Stock trading volumes set new records in 2021 as millions of people started investing for the first time. Many new and experienced investors are beginning to dabble in options as a way to increase their leverage, generate income, or hedge against risk. But unlike stocks, you need special permission from your broker to trade options.
That’s because options are riskier than stocks. For example, a long call option loses all of its value if the underlying stock fails to reach the strike price before the expiration date. And, if you write a naked call and don’t have the cash to deliver the stock, your broker may liquidate some of your other stock positions at considerable expense.
Let’s look at how brokers use option trading levels to manage these risks and what you should know about them.
What Are Option Trading Levels?
Brokers manage risk with a three to five-tier rating system covering various options strategies. For example, Robinhood uses a three-tier system, whereas Fidelity uses a five-tier system. Sadly, because the brokers don’t use a universal system, they become even more confusing when making comparisons. The lowest tiers permit the least risky options strategies, whereas the highest focus on more risky and complex options.
Basic options strategies, such as covered calls, are available to nearly everyone. Some brokers may require a minimum asset level or years of experience. But if you want to use advanced strategies, you must complete a form detailing your knowledge, trading objectives, and experience. Then, the broker will evaluate these factors and your overall account to assign an options trading level that defines the strategies you are permitted to use.
Example of a covered call strategy that involves minimal risk. Source: Wikipedia
Level 1 strategies involve risk levels similar to owning a stock since a trader either owns the underlying security or cash to buy it as collateral. For example, you might write a call option against an existing stock that you own to create a covered call. Level 1 strategies have defined risk levels and limited loss potential.
- Covered Calls
- Covered Puts
- Covered Rollouts
Level 2 strategies don’t have any counterparty risk, but they involve a significant risk of loss. While covered call losses are limited to the decline in the underlying stock, a long call option that expires worthless results in a complete loss of your investment. As a result, brokers want to ensure that Level 2 traders are prepared to lose their entire investment.
- Long Calls
- Long Puts
- Long Straddles
- Long Combinations
- Long Strangles
- Cash-Secured Equity Puts
Level 3 strategies can result in losses that exceed the initial investment, meaning that they require margin accounts. If you lose a lot of money, the broker is left to cover any excess losses. Brokers also want you to be aware of other margin account features, such as interest payments, margin calls, and other adverse events that may happen.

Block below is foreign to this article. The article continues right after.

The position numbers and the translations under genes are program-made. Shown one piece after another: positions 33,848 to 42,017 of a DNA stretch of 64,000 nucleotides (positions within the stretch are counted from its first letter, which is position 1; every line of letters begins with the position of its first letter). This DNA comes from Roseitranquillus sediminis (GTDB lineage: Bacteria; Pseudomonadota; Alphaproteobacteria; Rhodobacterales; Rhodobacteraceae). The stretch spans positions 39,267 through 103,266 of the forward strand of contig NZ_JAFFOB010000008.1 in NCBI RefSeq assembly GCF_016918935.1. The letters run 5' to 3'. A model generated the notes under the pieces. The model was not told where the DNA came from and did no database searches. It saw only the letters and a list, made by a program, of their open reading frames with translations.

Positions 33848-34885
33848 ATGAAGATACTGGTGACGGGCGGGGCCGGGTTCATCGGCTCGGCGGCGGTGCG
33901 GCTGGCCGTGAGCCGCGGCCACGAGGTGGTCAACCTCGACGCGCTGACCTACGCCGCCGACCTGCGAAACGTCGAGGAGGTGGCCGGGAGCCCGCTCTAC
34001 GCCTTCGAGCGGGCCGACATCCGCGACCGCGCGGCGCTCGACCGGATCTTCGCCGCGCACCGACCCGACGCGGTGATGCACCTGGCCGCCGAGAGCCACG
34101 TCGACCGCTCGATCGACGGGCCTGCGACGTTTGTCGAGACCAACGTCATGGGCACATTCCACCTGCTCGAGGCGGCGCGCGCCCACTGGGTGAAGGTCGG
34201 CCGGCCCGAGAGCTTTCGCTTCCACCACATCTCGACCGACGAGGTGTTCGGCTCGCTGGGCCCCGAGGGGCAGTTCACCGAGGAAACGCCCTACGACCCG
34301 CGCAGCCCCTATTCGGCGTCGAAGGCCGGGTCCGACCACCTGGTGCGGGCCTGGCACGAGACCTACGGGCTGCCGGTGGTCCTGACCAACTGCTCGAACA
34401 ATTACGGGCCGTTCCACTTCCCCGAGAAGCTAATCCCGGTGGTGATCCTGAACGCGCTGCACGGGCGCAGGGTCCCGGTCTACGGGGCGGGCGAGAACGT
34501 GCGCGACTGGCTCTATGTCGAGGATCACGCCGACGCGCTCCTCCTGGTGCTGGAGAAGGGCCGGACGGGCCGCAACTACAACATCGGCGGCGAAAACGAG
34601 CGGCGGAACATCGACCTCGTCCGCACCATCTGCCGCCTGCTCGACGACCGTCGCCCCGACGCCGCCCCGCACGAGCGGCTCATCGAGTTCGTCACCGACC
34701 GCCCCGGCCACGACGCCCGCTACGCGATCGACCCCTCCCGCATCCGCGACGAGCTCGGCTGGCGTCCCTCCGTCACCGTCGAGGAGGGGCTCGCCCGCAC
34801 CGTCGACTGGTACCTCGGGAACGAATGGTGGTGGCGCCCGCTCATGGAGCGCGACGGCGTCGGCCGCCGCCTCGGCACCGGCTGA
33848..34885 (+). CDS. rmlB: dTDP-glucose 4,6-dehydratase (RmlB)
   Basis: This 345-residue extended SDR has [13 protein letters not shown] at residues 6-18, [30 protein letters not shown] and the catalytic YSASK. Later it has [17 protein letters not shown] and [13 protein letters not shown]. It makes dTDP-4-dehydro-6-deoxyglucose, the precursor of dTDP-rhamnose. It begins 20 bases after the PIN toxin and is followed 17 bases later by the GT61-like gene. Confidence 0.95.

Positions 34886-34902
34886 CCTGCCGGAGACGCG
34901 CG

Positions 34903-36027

- Diagonal Call Spreads
- Diagonal Put Spreads
- Ratio Spreads
Level 4 strategies involve the potential for unlimited losses. For example, while option spreads have limited losses, buying a naked call option opens the door to limitless losses since the underlying stock could rise indefinitely. As a result, brokers want to ensure that traders using these strategies understand the significant risks.
- Naked Calls
- Naked Puts
- Naked Rollouts
- Short Straddles
- Short Combinations
- Short Strangles
- Naked Ratio Spreads
Choosing the Right Level
Everyone trading options should understand the different option approval levels and how to qualify for each level.
Brokers provide you with a form where you detail your options knowledge and trading experience. While it’s easy to lie about your experience, you’re only hurting yourself if you try risky strategies that are unfamiliar to you. So instead, it’s best to tell the truth and work your way up the approval ladder over time as you gain knowledge and experience. These rules are in place to protect you and your broker.
As you gain experience, you may request higher trading levels or wait for them to be automatically assigned by the broker. Also, remember that you may need certain account features to qualify for higher trading levels, such as a margin trading account or a minimum balance that the broker would like to see in order to approve a new level. Keep in mind, some option strategies aren’t allowed in retirement accounts. Brokers also use Trade Levels to ensure compliance.
Finally, you may only need certain levels to execute the strategies that you use. For instance, long-term investors who use covered calls and buy-writes to generate extra income may only need a Level 1 account, so they don’t have to worry about obtaining higher approval levels. Having the appropriate level in place also protects you from placing a mistaken trade. Selling 100 calls instead of 1 is a common mistake avoided when your account has the correct trade level. Higher levels are typically reserved for active traders.
The Bottom Line
Options are riskier than stocks due to their inherent leverage and counterparty risks. To manage these risks, brokers assign traders different levels that govern the strategies they can use. These options trading levels are set based on your knowledge and experience, as well as your account attributes (e.g., margin approval, balance, etc.).
Covered calls are a great low risk strategy for new option traders. The Snider Investment Method is a comprehensive covered call strategy that can help you decide what stocks and options to target and manage positions over time. You can also use our free covered call screener to find opportunities or manage positions with Lattco, our innovative trading platform.
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